But Moreno did hope to have tickets set aside and has been promoting the show for months, and his bassist brother Tony and he mentioned “Pin Up” from the stage Saturday night. It has been long reported, and never disputed, that the show’s throwback theme was Moreno’s idea. But in his remarks from the stage while introducing the show, director Drew DiCostanza told the audience that he was the one who presented the “Pin Up” idea, with Claire Sinclair as the star, to Mascali.
In DiCostanza’s version, the hotel bought his idea -- literally, in monetary terms, by bankrolling the show.
However, as Sinclair has been reinforcing in interviews leading up to the show, Moreno was the first Stratosphere rep to say anything to her about playing the star role in the in-progress show that would become “Pin Up.” After Saturday’s show, Strat General Manager Paul Hobson crossed this informational divide by saying that both Moreno and DiCostanza arrived at the concept of a vintage, calendar-flipping, pinup production independently and simultaneously. Today, Mascali also said that's how the concept was forged, a fusion of two similar ideas provided at about the same moment.
What a wild coincidence it is, then, that the show both of these guys conceived at the exact same time has now opened at the hotel. Regrettably, only one of them was around to see it.
- Jersey Boys Travis Cloer and Graham Fenton; KISS By Monster Mini Golf founder Christina Vitagliano
• Travis Cloer of “Jersey Boys” is back onstage in his “Setting the Standard” side project at The Smith Center’s Cabaret Jazz on Monday night. The show is at 7 p.m., and tickets are $25 and $35. Cloer moved the performance scheduled for last month because he was sick, but this was not nearly as serious a malady as the injury he suffered a little more than a year ago that sidelined him in “Jersey Boys” for several performances.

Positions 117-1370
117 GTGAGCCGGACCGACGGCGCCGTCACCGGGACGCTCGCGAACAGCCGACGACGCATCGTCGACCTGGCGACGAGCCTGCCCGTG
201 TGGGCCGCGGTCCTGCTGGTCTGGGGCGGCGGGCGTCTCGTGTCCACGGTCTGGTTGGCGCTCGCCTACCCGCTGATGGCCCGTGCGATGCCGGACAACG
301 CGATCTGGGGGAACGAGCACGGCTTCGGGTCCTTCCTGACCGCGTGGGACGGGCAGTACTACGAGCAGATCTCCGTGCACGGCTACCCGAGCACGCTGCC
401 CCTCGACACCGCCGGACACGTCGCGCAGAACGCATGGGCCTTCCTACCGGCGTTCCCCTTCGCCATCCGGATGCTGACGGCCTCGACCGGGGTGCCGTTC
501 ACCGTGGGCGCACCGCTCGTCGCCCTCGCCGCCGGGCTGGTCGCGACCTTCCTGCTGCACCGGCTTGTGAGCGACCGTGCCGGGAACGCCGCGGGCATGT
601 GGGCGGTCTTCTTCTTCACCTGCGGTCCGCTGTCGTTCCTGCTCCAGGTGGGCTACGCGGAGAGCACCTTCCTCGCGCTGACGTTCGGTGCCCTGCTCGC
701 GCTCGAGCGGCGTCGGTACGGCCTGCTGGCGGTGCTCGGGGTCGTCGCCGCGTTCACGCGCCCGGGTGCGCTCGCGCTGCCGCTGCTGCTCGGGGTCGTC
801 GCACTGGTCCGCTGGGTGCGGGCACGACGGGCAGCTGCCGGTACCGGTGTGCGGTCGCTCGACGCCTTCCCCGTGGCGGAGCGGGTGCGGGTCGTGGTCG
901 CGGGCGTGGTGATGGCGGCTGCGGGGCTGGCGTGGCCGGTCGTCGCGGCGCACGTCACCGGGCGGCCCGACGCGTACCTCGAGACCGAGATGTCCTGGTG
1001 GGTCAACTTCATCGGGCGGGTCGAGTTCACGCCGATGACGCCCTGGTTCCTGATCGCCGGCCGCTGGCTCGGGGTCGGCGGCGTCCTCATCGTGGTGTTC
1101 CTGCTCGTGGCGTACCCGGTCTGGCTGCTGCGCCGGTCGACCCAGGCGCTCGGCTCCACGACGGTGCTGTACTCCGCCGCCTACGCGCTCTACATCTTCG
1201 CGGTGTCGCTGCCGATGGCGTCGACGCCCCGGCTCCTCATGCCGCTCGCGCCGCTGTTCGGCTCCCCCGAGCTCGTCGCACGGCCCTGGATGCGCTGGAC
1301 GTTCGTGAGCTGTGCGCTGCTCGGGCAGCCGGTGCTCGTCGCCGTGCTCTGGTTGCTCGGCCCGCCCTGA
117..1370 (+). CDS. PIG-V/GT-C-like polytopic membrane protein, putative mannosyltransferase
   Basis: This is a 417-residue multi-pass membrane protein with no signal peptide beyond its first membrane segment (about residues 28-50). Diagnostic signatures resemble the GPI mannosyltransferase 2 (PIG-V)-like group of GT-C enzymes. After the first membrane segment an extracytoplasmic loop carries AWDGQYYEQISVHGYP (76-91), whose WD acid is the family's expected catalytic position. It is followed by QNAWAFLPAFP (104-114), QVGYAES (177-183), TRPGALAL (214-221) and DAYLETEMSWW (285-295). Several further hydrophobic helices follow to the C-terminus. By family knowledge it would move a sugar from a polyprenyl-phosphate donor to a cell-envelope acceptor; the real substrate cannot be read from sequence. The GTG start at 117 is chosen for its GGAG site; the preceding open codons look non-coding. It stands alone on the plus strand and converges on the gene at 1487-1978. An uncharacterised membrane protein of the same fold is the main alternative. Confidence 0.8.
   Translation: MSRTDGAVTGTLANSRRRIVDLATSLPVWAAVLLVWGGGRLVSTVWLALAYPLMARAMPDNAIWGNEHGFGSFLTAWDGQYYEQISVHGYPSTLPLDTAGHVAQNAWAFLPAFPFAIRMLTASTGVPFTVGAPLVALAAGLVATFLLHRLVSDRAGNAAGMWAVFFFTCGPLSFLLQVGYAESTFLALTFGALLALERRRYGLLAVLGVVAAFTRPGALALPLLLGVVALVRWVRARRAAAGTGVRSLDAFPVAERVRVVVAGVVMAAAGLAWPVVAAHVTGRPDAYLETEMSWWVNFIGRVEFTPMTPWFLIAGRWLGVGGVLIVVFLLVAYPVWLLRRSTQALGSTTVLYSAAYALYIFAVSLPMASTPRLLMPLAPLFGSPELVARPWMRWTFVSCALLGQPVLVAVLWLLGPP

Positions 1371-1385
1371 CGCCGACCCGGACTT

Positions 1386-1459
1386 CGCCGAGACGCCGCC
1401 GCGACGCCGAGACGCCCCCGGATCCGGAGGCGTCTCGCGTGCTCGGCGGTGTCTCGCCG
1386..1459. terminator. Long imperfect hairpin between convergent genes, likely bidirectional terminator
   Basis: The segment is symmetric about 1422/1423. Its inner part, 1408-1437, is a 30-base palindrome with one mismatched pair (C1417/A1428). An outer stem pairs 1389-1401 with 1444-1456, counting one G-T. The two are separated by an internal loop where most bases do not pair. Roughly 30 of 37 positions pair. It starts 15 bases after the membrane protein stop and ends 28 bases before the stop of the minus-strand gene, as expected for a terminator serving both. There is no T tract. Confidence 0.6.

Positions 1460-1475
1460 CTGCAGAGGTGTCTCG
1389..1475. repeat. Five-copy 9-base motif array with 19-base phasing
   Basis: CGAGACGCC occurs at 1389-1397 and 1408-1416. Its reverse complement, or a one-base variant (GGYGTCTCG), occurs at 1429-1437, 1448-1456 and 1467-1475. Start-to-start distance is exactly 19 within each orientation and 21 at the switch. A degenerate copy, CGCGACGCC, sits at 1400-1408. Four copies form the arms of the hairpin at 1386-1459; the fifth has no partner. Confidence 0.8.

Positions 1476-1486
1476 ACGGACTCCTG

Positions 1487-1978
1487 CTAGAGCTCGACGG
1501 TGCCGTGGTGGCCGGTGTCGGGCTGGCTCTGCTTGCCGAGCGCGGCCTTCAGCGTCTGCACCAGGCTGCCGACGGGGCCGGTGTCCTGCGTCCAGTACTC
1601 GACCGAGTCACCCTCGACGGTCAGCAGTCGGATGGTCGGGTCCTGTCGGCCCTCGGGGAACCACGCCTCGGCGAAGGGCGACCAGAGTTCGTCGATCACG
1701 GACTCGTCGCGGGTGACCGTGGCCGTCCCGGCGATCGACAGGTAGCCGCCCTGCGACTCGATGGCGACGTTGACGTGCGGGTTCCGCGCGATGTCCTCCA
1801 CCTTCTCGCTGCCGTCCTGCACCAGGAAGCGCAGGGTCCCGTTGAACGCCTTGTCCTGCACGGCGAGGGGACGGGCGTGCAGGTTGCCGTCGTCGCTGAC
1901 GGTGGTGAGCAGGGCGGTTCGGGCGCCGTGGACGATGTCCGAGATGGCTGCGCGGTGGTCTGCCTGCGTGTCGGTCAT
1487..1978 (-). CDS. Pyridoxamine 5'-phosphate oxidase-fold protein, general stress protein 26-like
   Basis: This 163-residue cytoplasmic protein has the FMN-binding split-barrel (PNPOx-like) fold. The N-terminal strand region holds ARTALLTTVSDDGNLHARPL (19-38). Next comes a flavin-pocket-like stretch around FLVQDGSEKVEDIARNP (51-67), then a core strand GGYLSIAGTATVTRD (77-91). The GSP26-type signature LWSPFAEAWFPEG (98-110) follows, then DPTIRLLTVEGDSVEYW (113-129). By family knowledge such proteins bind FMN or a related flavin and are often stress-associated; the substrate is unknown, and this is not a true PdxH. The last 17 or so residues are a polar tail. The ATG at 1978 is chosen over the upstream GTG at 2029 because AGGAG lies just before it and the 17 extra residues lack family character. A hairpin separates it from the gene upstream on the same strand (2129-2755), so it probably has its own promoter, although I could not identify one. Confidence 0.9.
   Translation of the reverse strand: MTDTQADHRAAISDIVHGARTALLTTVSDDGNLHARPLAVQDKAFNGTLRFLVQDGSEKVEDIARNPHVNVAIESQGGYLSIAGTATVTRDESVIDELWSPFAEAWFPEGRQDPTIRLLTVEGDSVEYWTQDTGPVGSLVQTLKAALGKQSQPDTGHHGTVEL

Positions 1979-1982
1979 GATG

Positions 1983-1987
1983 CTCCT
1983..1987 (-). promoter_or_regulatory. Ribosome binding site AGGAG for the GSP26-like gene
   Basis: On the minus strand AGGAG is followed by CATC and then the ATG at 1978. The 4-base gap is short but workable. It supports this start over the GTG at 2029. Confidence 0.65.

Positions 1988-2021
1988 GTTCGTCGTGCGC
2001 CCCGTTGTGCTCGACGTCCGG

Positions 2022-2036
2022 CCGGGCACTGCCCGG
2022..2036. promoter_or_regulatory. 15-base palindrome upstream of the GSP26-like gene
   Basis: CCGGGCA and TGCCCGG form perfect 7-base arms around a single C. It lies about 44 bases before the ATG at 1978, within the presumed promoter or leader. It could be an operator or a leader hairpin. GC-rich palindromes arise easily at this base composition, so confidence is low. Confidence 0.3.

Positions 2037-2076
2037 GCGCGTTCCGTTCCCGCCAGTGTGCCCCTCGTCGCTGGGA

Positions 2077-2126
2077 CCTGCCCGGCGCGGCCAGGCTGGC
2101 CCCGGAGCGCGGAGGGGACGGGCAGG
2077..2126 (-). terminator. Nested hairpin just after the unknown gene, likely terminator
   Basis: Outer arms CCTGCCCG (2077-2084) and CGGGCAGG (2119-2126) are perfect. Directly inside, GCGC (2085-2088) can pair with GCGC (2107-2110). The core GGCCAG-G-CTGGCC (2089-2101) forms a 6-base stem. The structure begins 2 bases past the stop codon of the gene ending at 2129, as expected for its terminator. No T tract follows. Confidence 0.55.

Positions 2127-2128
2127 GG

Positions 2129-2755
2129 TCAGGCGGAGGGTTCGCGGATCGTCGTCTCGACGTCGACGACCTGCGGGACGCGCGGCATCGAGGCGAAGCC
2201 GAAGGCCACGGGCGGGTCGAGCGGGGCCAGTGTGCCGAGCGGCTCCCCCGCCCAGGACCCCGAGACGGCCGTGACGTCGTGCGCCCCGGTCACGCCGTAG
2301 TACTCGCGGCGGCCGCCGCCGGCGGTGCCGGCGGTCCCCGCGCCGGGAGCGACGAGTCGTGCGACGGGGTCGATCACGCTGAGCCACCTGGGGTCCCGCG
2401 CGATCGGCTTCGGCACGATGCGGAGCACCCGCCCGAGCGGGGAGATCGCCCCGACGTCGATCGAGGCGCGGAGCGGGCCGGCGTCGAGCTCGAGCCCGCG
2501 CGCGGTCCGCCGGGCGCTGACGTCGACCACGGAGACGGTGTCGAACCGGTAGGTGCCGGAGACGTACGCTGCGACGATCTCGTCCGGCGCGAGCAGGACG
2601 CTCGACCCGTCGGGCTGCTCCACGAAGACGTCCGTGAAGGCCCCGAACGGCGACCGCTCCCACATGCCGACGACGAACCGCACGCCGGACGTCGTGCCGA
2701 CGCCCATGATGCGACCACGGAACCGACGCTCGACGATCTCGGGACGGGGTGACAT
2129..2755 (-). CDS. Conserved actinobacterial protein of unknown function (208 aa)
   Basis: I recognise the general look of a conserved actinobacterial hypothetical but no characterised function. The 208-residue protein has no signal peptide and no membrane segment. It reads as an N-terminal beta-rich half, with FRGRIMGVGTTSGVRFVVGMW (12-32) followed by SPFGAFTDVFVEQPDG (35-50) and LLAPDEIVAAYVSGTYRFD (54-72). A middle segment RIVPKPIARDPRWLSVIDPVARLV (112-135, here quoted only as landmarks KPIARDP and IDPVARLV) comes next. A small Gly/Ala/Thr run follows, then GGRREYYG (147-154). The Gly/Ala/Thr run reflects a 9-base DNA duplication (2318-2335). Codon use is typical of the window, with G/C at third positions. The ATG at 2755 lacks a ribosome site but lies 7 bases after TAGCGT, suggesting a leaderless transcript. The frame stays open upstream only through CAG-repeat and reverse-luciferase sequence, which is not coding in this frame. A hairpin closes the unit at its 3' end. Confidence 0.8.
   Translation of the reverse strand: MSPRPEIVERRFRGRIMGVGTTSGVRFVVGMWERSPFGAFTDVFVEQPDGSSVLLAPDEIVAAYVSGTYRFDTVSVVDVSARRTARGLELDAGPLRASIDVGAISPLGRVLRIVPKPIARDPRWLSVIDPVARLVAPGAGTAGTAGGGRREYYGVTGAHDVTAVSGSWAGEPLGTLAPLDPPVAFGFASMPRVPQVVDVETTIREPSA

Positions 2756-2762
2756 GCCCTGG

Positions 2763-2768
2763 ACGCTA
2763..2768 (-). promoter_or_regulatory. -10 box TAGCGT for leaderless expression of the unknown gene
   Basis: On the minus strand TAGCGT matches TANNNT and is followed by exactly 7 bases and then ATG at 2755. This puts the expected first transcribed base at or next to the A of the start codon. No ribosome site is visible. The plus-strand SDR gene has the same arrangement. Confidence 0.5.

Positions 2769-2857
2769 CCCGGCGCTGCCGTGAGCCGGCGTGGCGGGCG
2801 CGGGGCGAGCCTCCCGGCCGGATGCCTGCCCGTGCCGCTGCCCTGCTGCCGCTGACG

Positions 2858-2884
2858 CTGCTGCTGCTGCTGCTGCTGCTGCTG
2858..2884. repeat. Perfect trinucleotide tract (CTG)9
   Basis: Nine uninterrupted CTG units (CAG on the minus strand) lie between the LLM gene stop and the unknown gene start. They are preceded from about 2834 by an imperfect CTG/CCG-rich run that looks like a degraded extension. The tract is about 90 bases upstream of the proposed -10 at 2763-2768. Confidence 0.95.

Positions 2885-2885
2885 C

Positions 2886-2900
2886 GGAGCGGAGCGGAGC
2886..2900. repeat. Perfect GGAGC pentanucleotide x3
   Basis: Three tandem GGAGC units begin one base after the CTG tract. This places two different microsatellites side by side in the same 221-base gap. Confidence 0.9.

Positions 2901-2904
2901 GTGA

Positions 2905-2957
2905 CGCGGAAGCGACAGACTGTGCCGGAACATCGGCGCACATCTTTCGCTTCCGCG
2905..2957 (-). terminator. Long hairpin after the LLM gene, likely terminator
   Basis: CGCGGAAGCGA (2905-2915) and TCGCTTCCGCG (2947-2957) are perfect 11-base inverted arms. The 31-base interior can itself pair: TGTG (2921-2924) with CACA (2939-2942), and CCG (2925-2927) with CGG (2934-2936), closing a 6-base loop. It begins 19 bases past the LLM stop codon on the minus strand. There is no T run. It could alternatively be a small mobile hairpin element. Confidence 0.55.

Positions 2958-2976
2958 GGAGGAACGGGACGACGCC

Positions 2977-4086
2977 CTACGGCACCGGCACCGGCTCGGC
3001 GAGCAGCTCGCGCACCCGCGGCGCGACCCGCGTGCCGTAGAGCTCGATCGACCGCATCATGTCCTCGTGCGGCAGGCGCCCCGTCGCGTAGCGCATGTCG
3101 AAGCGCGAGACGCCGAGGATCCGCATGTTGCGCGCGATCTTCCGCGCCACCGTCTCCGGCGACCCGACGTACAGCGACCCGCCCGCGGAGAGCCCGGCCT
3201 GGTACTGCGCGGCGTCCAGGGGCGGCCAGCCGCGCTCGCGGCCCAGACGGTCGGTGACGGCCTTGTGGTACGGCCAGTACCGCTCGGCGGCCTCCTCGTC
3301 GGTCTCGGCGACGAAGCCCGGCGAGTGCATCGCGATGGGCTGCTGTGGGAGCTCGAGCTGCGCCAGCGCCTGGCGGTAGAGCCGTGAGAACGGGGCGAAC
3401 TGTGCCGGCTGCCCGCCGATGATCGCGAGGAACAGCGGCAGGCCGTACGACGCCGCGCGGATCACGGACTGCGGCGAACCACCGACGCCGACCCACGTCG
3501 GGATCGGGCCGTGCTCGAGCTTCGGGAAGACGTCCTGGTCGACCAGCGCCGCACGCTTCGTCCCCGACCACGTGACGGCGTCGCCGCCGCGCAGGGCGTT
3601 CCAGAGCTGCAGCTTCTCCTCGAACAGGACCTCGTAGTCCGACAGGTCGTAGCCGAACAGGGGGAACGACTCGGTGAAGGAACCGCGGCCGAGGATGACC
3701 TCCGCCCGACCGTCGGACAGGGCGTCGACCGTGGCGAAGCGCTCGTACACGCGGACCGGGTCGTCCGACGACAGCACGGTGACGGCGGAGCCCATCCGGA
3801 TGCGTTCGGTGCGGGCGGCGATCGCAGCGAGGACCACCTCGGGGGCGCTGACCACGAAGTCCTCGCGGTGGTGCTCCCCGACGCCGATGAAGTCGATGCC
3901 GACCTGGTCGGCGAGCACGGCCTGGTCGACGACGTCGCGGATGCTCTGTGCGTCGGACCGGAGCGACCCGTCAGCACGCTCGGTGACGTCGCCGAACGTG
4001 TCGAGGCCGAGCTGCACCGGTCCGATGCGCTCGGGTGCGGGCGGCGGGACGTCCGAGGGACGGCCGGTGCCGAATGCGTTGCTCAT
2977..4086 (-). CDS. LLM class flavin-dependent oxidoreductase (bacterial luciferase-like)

As he recounted on “Kats With the Dish” a couple of weeks ago, Cloer suffered a tear in his vocal cords during a performance of “Jersey Boys” in early 2012.
“That was a little over a year ago in the middle of the show,” Cloer said. “I wasn’t feeling great for a while, and I just tried to muscle through it, you know, and be the trooper instead of being a responsible guy and take some time off and just let my body do what it needed to do. And I hemorrhaged a vocal cord and was out of the show for almost a month.”
Cloer explained the injury, which is an unpleasant description whether or not you are a professional singer.
“To get technical, you’re basically cutting your vocal cord,” he said. “The way that they work is that they just slam together over and over and over thousands of times … and they have a thin membrane over them, and underneath that (membrane) a blood vessel popped.” Remarkably, Cloer finished the show.
“Let’s just say I chose a few alternate notes that evening,” he said, chuckling. “But I’m doing great now.”
• A release date has been set for the Oscar Goodman memoir “Being Oscar.” It’s out May 21. The cover photo is of Goodman posing with a pair of showgirls at the Welcome to Fabulous Las Vegas sign, with the title spread across the surface of the famed visage. Goodman is planning to embark on a nationwide promotional tour for the book, which of course is all about Oscar. It’s supposed to be a “three-hour read,” and we’ll set the timer.
Update: On Monday morning, Stratosphere General Manager Paul Hobson has issued the following statement in addressing the venue seating for the soft opening of "Pin Up": "We were very pleased to have the Stratosphere Theater full of friends, family and fans to support the opening of Pin Up and Claire Sinclair's debut on the Las Vegas Strip. We did not issue invitations for the show and nobody was excluded from attending. We value the relationships forged with all of our creative partners and are fully behind both of our original shows at Stratosphere."